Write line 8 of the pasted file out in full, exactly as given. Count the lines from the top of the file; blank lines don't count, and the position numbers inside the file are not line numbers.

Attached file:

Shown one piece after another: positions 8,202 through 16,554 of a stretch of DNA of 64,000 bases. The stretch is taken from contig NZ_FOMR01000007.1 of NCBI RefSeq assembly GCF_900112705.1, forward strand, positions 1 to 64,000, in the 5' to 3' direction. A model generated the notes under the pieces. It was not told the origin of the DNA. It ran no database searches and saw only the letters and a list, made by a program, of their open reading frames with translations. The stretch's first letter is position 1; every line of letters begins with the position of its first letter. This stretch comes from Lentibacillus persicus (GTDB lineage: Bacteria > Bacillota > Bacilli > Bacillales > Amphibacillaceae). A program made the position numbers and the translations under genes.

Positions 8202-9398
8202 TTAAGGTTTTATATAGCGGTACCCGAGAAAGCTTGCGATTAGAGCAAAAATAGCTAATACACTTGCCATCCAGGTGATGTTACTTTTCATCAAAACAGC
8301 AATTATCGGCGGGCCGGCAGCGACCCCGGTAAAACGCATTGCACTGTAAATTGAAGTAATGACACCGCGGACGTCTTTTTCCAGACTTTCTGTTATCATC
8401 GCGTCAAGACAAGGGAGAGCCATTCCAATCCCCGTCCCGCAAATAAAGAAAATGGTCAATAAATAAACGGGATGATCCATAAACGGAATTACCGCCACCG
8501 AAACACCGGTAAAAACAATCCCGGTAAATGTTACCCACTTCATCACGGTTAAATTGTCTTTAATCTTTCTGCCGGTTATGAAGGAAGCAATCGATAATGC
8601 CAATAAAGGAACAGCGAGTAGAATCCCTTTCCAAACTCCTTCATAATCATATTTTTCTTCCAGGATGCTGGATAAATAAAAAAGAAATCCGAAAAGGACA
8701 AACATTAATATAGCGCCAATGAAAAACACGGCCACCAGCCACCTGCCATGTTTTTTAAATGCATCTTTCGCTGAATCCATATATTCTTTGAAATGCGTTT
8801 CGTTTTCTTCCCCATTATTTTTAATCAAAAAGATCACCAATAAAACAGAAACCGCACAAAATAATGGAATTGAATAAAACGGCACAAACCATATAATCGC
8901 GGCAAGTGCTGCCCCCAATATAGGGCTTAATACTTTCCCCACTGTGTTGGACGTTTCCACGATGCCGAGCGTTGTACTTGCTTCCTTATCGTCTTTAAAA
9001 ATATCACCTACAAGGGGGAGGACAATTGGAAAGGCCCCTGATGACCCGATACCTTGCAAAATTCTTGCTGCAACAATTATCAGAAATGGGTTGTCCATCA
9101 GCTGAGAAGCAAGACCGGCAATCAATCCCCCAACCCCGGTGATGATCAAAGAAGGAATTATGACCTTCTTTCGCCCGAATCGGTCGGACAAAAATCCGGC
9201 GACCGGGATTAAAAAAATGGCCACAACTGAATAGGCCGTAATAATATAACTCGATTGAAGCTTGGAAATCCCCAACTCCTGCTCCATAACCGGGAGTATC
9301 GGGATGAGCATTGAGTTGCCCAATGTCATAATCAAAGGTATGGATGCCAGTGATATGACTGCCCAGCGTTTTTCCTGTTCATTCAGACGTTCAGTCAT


8701 AACATTAATATAGCGCCAATGAAAAACACGGCCACCAGCCACCTGCCATGTTTTTTAAATGCATCTTTCGCTGAATCCATATATTCTTTGAAATGCGTTT